There’s nothing like interviewing with someone who isn’t good at it to remind you that the interview is a lot like a window you can open.

As you sit across the desk from an interviewer who asks few questions or hasn’t read your resume, you may find yourself doing what you can to speak to your skills, experience and potential contributions. With a weak interviewer, you have an opportunity to open the window to a new dialogue – by asking meaningful questions that elevate the meeting above stilted basic questions and short answers.

Working a little bit harder to sell yourself can be annoying, but you’re doing what you must to make your points.

While weak interviewers are a challenge, badly behaved interviewers are something else altogether. The best you can hope for from a badly behaved interviewer is a window into his or her dysfunctional company culture or management style. For example, if the interviewer is distracted during your meeting (checking email, taking phone calls, letting colleagues interrupt), you can assume that this is behavior you will see during a working relationship. An interviewer may ask questions that are totally unrelated to the position you are applying for, which could indicate a lack of focus or even an understanding of the job itself.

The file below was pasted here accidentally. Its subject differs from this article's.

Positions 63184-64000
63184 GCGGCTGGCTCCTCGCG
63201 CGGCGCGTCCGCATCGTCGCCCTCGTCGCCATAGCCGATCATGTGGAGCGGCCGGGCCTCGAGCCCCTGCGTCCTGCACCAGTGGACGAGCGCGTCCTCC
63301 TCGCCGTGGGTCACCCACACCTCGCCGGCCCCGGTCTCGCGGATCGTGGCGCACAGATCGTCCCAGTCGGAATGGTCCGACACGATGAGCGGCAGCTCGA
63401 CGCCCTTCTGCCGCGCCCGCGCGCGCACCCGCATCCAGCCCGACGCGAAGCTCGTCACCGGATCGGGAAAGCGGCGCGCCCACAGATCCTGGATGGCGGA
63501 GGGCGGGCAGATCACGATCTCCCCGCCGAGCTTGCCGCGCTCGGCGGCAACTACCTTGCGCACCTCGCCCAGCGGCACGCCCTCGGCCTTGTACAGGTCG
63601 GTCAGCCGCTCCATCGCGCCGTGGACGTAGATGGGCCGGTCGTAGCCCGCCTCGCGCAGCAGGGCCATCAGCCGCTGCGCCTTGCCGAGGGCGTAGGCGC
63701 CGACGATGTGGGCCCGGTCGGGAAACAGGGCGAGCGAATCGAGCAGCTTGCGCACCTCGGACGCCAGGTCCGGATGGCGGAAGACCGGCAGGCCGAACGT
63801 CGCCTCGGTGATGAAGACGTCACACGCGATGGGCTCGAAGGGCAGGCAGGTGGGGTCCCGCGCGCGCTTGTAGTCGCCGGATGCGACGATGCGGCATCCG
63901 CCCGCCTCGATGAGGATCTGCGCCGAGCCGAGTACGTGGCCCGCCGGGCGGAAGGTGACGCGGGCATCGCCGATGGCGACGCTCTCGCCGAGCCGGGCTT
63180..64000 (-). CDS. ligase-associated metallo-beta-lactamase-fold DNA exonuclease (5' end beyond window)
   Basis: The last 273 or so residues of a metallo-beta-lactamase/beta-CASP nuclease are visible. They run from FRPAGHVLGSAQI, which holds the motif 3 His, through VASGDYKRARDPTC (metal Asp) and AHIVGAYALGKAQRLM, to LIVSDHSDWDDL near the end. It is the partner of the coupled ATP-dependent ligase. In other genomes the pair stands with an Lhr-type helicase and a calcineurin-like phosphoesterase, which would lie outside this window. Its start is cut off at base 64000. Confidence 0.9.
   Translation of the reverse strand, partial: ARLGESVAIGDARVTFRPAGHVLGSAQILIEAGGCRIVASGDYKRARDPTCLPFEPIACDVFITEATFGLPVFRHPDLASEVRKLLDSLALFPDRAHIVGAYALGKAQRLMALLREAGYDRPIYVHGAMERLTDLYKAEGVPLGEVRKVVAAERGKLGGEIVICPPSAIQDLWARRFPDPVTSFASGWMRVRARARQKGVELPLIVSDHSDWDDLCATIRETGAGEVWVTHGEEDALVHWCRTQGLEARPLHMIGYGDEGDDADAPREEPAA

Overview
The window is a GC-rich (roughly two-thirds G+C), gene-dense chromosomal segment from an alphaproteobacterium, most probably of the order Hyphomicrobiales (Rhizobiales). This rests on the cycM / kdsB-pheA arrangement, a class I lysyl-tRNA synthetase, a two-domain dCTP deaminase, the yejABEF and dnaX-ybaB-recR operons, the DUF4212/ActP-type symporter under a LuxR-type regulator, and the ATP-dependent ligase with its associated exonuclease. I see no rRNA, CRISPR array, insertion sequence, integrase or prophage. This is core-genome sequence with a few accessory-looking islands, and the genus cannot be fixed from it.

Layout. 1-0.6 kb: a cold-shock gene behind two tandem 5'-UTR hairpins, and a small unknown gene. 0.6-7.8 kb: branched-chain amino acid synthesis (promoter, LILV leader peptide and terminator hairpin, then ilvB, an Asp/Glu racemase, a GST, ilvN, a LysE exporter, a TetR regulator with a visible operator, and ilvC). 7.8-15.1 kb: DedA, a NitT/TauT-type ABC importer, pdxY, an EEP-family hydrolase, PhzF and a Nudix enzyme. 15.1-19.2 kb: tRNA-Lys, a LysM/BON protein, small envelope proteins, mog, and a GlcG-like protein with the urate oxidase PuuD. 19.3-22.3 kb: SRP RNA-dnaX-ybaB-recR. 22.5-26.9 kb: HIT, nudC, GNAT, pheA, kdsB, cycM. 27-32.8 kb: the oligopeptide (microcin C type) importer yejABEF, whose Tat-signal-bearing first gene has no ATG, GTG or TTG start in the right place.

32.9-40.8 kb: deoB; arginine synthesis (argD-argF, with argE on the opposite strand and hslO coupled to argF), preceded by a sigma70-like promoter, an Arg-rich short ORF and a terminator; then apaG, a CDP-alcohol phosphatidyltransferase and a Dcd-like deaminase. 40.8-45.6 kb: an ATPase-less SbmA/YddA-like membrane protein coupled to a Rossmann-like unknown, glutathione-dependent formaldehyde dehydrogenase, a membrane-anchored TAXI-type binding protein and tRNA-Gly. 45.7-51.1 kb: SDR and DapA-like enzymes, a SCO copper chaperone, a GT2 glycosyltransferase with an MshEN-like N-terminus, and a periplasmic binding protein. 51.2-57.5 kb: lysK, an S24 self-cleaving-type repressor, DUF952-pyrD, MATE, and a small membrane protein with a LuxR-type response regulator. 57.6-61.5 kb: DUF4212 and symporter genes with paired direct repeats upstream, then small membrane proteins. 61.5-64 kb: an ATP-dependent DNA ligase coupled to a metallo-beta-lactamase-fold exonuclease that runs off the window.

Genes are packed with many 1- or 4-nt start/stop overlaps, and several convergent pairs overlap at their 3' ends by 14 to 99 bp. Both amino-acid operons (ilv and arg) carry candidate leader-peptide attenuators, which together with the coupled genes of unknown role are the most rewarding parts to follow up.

If the interviewer asks illegal questions, seems angry that you’re even there and criticizes your resume without asking questions — perhaps in hopes of seeing how you defend your qualifications — it is likely that you are seeing the combative attack you would have to navigate day to day.

You can’t turn a bad interviewer into a good one by steering the conversation your way. Are you sure you would want to? Look carefully through the window opened by a bad interviewer and make sure you don’t see a bad company on the other side.

Sherri Sacks is a Career Coach for the JCS Career Center. The JCS Career Center offers comprehensive employment services to help job seekers of all abilities and skill levels find and maintain employment or change their career. Services include career coaching, career assessments, resumes, interview preparation, and connections to employers who are hiring. For more information, call 410-466-9200 or visit

Top photo: Suits for your job interview (Photo by Robert Sheie, Flickr)



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